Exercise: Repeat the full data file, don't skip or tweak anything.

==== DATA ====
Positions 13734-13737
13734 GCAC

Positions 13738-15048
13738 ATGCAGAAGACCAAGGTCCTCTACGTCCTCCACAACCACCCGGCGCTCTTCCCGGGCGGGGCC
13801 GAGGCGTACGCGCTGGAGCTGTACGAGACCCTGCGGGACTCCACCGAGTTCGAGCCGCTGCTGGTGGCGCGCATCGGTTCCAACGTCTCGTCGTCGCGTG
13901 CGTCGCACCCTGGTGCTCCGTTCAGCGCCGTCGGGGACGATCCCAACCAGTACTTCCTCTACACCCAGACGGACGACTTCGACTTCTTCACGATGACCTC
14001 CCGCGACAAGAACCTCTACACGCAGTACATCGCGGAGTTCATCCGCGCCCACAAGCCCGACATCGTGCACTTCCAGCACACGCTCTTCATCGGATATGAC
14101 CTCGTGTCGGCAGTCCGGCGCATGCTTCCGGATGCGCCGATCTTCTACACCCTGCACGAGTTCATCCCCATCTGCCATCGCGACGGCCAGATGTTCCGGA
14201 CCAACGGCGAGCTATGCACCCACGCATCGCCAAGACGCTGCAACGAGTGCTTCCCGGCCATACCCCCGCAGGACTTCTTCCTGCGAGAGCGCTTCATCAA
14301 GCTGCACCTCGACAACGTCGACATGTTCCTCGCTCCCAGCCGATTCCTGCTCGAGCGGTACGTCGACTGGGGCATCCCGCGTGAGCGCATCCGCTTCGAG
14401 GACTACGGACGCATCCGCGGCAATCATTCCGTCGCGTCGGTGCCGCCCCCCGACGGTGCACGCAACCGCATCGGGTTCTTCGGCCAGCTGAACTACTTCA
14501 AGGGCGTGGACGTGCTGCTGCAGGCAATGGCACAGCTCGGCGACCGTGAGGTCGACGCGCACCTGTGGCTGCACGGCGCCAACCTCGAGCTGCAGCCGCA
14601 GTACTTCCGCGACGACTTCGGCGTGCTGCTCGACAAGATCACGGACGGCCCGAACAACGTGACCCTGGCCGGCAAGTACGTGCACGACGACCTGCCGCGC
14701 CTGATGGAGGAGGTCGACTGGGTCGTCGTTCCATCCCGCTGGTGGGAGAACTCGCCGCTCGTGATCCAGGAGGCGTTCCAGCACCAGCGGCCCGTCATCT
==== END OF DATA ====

Positions 13734-13737
13734 GCAC

Positions 13738-15048
13738 ATGCAGAAGACCAAGGTCCTCTACGTCCTCCACAACCACCCGGCGCTCTTCCCGGGCGGGGCC
13801 GAGGCGTACGCGCTGGAGCTGTACGAGACCCTGCGGGACTCCACCGAGTTCGAGCCGCTGCTGGTGGCGCGCATCGGTTCCAACGTCTCGTCGTCGCGTG
13901 CGTCGCACCCTGGTGCTCCGTTCAGCGCCGTCGGGGACGATCCCAACCAGTACTTCCTCTACACCCAGACGGACGACTTCGACTTCTTCACGATGACCTC
14001 CCGCGACAAGAACCTCTACACGCAGTACATCGCGGAGTTCATCCGCGCCCACAAGCCCGACATCGTGCACTTCCAGCACACGCTCTTCATCGGATATGAC
14101 CTCGTGTCGGCAGTCCGGCGCATGCTTCCGGATGCGCCGATCTTCTACACCCTGCACGAGTTCATCCCCATCTGCCATCGCGACGGCCAGATGTTCCGGA
14201 CCAACGGCGAGCTATGCACCCACGCATCGCCAAGACGCTGCAACGAGTGCTTCCCGGCCATACCCCCGCAGGACTTCTTCCTGCGAGAGCGCTTCATCAA
14301 GCTGCACCTCGACAACGTCGACATGTTCCTCGCTCCCAGCCGATTCCTGCTCGAGCGGTACGTCGACTGGGGCATCCCGCGTGAGCGCATCCGCTTCGAG
14401 GACTACGGACGCATCCGCGGCAATCATTCCGTCGCGTCGGTGCCGCCCCCCGACGGTGCACGCAACCGCATCGGGTTCTTCGGCCAGCTGAACTACTTCA
14501 AGGGCGTGGACGTGCTGCTGCAGGCAATGGCACAGCTCGGCGACCGTGAGGTCGACGCGCACCTGTGGCTGCACGGCGCCAACCTCGAGCTGCAGCCGCA
14601 GTACTTCCGCGACGACTTCGGCGTGCTGCTCGACAAGATCACGGACGGCCCGAACAACGTGACCCTGGCCGGCAAGTACGTGCACGACGACCTGCCGCGC
14701 CTGATGGAGGAGGTCGACTGGGTCGTCGTTCCATCCCGCTGGTGGGAGAACTCGCCGCTCGTGATCCAGGAGGCGTTCCAGCACCAGCGGCCCGTCATCT